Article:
Cluster versus grid for operational generation of ATCOR's MODTRAN-based look up tables

J. Brazile, R. Richter, D. Schlapfer, M.E. Schaepman, K.I. Itten

Research output: Contribution to journalArticleAcademicpeer-review

18 Citations (Scopus)


A critical step in the product generation of satellite or airborne earth observation data is the correction of atmospheric features. Due to the complexity of the underlying physical model and the amount of coordinated effort required to provide, verify and maintain baseline atmospheric observations, one particular scientific modelling program, modtran, whose ancestor was first released in 1972, has become a de facto basis for such processing. While this provides the basis of per-pixel physical modelling, higher-level algorithms, which rely on the output of potentially thousands of runs of modtran are required for the processing of an entire scene. The widely-used atcor family of atmospheric correction software employs the commonly-used strategy of pre-computing a large look up table (lut) of values, representing modtran input parameter variation in multiple dimensions, to allow for reasonable running times in operation. The computation of this pre-computed look up table has previously taken weeks to produce a dvd (about 4 GB) of output. The motivation for quicker turnaround was introduced when researchers at multiple institutions began collaboration on extending atcor features into more specialized applications. In this setting, a parallel implementation is investigated with the primary goals of: the parallel execution of multiple instances of modtran as opaque third-party software, the consistency of numeric results in a heterogeneous compute environment, the potential to make use of otherwise idle computing resources available to researchers located at multiple institutions, and acceptable total turnaround time. In both grid and cluster environments, parallel generation of a numerically consistent lut is shown to be possible and reduce ten days of computation time on a single, high-end processor to under two days of processing time with as little as eight commodity CPUs. Runs on up to 64 processors are investigated and the advantages and disadvantages of clusters and grids are briefly explored in reference to the their evaluation in a medium-sized collaborative project.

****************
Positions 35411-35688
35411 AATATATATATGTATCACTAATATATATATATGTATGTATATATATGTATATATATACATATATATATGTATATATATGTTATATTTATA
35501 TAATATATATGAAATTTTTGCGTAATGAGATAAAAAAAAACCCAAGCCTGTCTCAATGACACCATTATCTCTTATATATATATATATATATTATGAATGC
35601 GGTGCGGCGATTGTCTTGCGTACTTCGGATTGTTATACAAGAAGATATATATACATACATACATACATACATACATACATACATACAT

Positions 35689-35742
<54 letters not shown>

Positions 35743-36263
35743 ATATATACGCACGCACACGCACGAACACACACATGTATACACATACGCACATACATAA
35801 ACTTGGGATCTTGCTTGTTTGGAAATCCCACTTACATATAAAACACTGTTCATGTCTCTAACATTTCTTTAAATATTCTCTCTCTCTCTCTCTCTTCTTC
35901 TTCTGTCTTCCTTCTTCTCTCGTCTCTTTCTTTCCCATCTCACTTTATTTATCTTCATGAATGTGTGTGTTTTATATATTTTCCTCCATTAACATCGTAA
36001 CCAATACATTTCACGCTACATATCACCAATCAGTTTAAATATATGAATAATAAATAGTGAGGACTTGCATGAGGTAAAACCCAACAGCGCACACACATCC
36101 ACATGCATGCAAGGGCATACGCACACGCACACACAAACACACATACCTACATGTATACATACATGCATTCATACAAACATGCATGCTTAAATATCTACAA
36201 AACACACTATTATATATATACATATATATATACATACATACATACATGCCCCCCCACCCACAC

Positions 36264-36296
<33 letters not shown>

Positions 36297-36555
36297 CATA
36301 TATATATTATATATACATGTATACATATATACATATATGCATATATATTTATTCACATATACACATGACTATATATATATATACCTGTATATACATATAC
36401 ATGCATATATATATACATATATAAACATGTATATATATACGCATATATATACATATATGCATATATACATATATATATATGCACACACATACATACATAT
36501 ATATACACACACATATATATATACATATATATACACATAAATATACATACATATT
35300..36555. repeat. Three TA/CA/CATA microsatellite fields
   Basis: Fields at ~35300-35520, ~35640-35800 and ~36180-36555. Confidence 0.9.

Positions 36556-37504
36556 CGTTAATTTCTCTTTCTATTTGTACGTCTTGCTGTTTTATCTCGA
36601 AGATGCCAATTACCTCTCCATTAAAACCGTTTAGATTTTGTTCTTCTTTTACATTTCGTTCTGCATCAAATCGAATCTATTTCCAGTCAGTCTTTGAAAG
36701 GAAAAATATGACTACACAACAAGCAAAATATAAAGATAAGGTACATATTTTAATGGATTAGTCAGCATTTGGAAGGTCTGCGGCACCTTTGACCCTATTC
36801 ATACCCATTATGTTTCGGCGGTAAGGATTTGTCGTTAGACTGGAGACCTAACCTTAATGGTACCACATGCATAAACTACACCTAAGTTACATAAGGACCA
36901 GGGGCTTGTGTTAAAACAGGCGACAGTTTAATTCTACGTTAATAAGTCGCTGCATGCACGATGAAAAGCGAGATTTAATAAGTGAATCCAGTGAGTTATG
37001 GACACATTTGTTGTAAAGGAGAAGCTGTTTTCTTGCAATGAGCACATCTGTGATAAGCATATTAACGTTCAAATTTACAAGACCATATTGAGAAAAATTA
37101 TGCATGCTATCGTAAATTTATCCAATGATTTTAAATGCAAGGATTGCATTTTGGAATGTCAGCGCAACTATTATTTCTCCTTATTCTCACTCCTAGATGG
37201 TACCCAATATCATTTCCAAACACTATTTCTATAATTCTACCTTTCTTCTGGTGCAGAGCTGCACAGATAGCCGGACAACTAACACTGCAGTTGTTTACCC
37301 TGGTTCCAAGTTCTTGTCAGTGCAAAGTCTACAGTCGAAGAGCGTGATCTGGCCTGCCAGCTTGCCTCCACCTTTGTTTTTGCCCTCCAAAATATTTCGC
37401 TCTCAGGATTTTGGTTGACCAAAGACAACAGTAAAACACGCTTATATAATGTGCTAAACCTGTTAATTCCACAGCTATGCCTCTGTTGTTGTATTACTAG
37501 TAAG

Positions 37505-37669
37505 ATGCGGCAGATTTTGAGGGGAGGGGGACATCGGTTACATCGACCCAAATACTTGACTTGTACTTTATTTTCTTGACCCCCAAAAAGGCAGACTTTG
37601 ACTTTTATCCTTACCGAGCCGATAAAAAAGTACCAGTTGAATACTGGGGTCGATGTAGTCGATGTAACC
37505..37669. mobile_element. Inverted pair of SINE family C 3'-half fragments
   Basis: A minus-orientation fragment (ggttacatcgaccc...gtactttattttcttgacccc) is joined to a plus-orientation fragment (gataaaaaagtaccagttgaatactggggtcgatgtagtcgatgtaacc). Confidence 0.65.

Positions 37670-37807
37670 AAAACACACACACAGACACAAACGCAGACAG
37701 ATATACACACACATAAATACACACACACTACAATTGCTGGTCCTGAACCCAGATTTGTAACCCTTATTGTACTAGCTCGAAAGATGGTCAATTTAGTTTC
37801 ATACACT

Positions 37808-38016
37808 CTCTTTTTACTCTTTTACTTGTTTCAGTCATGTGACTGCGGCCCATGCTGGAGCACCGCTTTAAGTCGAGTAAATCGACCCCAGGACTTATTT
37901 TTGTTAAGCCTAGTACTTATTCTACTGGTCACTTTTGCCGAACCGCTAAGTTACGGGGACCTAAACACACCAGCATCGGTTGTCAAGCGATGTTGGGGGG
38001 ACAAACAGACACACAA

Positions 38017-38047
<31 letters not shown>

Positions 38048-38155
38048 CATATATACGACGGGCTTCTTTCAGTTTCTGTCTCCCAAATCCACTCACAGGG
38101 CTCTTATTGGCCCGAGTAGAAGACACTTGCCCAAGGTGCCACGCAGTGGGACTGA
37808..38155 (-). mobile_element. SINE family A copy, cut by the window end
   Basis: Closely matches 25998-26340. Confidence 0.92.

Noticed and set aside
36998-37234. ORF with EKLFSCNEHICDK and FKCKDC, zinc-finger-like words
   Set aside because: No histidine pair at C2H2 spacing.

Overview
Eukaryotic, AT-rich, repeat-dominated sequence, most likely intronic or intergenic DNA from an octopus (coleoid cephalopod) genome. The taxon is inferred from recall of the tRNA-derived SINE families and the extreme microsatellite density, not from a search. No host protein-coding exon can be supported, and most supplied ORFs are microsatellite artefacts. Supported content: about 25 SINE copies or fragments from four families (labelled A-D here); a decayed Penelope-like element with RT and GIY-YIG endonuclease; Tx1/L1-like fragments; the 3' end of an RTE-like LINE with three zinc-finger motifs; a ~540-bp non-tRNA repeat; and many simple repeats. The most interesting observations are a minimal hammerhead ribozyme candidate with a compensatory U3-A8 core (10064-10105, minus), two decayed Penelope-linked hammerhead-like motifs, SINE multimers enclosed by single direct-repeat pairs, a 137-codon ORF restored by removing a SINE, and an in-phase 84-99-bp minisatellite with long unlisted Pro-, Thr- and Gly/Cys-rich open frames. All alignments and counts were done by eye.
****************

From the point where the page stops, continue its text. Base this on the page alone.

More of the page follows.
Original languageEnglish
Pages (from-to)32-46
JournalParallel Computing
Issue number1
Publication statusPublished - 2008


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